The culmination of California’s legislative session on Wednesday has put the kibosh on any hopes that the state will introduce online poker legislation before the end of this year.
Proponents of online poker in California had been hopeful of seeing progress in 2016, with AB 2863 introduced in February by California Assembly members Adam Gray and Reggie Jones-Sawyer.
However, the bill has proved divisive throughout its difficult six months in the Californian legislative system, with the “bad actor” issue chief among the problems weighing down the bill as Gray sought to smooth its passage into law.
On Thursday 18 August, Gray amended the bill to include a clause that would have seen PokerStars prevented from taking wagers for five years, placing the operator in a so-called “penalty box” due to its continued operation in California after the passage of UIGEA in 2006.
This was a move pushed for by a coalition of seven tribes, including the Pechanga Band of Luiseno Indians and the Agua Caliente Band of Cahuilla Indians.
However, PokerStars and the Poker Players Alliance (PPA) switched their stance to one of opposition as a result, PPA Executive Director John Pappas stating: “We are deeply disappointed that Chairman Adam Gray has chosen to play politics at the behest of special interests.”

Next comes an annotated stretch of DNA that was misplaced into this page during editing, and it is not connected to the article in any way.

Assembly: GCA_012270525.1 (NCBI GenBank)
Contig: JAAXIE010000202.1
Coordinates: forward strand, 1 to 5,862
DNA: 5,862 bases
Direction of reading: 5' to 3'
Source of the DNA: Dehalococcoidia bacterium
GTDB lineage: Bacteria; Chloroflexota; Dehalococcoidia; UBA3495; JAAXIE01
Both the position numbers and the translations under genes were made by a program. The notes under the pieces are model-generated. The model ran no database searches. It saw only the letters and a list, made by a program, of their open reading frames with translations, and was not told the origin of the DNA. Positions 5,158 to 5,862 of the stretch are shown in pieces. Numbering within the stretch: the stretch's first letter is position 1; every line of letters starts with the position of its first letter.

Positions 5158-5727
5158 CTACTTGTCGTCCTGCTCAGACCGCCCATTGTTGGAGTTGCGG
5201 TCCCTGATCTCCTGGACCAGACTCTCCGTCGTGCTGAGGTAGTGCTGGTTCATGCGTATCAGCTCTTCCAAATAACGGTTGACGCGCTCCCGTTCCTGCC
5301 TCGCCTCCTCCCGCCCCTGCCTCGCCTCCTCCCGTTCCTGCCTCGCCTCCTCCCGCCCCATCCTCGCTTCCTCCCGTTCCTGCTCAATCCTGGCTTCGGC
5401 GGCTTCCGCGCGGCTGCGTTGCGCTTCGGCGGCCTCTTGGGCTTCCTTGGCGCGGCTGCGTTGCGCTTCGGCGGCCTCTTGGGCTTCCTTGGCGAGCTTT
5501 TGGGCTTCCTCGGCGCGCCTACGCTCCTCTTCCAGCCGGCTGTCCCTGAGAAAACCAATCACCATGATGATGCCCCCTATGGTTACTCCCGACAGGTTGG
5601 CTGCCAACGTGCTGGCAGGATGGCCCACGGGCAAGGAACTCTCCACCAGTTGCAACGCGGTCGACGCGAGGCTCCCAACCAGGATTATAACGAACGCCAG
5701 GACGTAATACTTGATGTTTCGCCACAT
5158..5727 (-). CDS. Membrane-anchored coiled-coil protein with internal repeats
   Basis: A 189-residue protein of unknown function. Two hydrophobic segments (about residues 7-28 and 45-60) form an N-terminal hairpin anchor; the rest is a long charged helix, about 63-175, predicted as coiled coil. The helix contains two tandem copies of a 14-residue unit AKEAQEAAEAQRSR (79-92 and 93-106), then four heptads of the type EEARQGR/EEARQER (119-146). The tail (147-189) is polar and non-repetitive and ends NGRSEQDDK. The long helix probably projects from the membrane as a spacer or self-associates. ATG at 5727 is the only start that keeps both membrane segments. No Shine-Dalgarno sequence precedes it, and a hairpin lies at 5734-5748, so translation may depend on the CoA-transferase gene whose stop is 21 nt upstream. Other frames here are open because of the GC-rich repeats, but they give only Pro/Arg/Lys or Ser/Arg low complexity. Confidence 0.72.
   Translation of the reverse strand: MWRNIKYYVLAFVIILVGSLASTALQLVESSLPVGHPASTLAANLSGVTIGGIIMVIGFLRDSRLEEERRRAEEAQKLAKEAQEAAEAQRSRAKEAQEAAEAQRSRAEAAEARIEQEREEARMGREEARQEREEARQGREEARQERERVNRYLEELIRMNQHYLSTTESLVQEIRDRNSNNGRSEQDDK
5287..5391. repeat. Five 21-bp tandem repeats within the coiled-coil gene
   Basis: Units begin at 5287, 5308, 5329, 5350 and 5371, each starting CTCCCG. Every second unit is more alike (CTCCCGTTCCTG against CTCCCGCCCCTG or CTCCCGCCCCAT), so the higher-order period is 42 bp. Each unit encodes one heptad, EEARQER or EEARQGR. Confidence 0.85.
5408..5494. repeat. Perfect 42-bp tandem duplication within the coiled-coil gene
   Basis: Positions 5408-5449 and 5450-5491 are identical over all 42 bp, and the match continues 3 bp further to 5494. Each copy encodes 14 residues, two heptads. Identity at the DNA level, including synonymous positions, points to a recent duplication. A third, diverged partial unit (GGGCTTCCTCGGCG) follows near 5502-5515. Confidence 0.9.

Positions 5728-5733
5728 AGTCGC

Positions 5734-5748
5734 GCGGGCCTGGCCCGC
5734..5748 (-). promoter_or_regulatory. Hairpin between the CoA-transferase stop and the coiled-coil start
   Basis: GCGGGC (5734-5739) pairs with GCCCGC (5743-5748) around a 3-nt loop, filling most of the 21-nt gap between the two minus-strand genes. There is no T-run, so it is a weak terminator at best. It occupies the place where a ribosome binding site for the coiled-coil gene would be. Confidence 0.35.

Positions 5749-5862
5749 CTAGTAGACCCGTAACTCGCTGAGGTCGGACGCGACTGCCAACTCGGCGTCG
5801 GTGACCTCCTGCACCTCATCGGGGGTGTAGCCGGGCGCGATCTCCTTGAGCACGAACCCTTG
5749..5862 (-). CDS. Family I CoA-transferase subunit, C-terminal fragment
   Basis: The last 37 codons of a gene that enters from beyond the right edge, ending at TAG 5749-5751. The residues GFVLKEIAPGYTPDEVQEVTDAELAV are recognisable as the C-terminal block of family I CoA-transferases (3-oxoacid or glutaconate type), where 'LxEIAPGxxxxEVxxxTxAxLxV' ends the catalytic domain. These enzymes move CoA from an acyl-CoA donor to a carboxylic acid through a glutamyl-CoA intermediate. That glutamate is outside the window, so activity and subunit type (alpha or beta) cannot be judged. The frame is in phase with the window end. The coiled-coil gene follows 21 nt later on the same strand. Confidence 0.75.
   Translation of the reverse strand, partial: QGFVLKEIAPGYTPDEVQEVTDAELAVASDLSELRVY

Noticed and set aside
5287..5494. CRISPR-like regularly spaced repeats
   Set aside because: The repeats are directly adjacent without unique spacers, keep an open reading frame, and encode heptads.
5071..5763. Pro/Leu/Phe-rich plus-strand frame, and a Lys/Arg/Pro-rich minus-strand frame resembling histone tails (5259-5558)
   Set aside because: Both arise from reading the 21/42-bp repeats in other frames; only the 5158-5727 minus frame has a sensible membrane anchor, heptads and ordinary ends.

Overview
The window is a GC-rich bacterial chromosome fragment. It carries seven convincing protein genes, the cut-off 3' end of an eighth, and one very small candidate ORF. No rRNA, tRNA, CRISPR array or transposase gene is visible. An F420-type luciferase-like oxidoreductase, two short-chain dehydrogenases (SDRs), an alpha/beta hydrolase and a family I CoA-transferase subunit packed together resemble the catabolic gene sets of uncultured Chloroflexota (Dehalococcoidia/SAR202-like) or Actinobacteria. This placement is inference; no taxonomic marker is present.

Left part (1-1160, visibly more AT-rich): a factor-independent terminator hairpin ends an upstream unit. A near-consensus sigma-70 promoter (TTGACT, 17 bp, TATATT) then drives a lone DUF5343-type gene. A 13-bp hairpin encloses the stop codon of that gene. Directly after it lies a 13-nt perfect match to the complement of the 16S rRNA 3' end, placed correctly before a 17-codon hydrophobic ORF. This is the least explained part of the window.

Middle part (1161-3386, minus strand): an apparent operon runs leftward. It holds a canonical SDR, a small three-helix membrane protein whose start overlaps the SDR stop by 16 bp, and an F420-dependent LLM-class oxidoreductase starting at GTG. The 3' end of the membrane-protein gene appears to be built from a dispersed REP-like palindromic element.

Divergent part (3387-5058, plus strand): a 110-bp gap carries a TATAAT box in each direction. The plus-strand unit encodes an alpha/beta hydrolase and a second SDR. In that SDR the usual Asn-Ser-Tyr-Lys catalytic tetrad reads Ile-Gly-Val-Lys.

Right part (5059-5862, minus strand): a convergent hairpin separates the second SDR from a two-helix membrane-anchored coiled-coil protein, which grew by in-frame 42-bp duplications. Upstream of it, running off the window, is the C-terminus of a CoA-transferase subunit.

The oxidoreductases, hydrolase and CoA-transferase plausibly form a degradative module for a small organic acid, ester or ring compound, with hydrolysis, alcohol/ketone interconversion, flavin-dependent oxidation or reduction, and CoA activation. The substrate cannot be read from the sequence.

Meanwhile, the Viejas Band of Kumeyaay Indians and the Lytton Band of Pomo Indians made clear that they were against the introduction of AB 2863, viewing it as not being punitive enough.
The pair stated that any five-year ban should begin upon the dealing of the first legal hand of online poker in the state, and not simply end in 2022.
A vote on the bill in the Californian Assembly has failed to materialise, and with the Assembly now having adjourned, any hopes of seeing online poker regulated in California have been kicked into touch until at least 2017.
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